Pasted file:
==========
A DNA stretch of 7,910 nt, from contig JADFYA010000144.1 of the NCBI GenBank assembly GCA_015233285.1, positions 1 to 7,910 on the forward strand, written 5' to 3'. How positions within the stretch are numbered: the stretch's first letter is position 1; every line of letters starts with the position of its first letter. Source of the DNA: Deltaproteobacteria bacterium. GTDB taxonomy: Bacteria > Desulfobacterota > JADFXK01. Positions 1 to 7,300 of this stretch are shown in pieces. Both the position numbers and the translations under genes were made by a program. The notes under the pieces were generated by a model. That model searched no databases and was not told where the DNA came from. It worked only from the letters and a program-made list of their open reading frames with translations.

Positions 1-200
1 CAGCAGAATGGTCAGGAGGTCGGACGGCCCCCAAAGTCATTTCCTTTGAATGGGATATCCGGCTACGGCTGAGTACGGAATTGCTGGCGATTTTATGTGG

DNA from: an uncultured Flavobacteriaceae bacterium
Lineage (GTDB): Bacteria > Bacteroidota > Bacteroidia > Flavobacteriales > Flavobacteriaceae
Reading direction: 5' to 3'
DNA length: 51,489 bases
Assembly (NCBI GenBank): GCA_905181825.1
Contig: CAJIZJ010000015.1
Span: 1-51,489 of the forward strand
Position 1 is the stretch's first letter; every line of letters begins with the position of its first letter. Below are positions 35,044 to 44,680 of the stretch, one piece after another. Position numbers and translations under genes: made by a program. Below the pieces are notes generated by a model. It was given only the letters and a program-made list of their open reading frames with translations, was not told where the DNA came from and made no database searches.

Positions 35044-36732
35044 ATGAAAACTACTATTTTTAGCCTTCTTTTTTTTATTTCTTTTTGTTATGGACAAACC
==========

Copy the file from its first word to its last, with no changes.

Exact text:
A DNA stretch of 7,910 nt, from contig JADFYA010000144.1 of the NCBI GenBank assembly GCA_015233285.1, positions 1 to 7,910 on the forward strand, written 5' to 3'. How positions within the stretch are numbered: the stretch's first letter is position 1; every line of letters starts with the position of its first letter. Source of the DNA: Deltaproteobacteria bacterium. GTDB taxonomy: Bacteria > Desulfobacterota > JADFXK01. Positions 1 to 7,300 of this stretch are shown in pieces. Both the position numbers and the translations under genes were made by a program. The notes under the pieces were generated by a model. That model searched no databases and was not told where the DNA came from. It worked only from the letters and a program-made list of their open reading frames with translations.

Positions 1-200
1 CAGCAGAATGGTCAGGAGGTCGGACGGCCCCCAAAGTCATTTCCTTTGAATGGGATATCCGGCTACGGCTGAGTACGGAATTGCTGGCGATTTTATGTGG

DNA from: an uncultured Flavobacteriaceae bacterium
Lineage (GTDB): Bacteria > Bacteroidota > Bacteroidia > Flavobacteriales > Flavobacteriaceae
Reading direction: 5' to 3'
DNA length: 51,489 bases
Assembly (NCBI GenBank): GCA_905181825.1
Contig: CAJIZJ010000015.1
Span: 1-51,489 of the forward strand
Position 1 is the stretch's first letter; every line of letters begins with the position of its first letter. Below are positions 35,044 to 44,680 of the stretch, one piece after another. Position numbers and translations under genes: made by a program. Below the pieces are notes generated by a model. It was given only the letters and a program-made list of their open reading frames with translations, was not told where the DNA came from and made no database searches.

Positions 35044-36732
35044 ATGAAAACTACTATTTTTAGCCTTCTTTTTTTTATTTCTTTTTGTTATGGACAAACC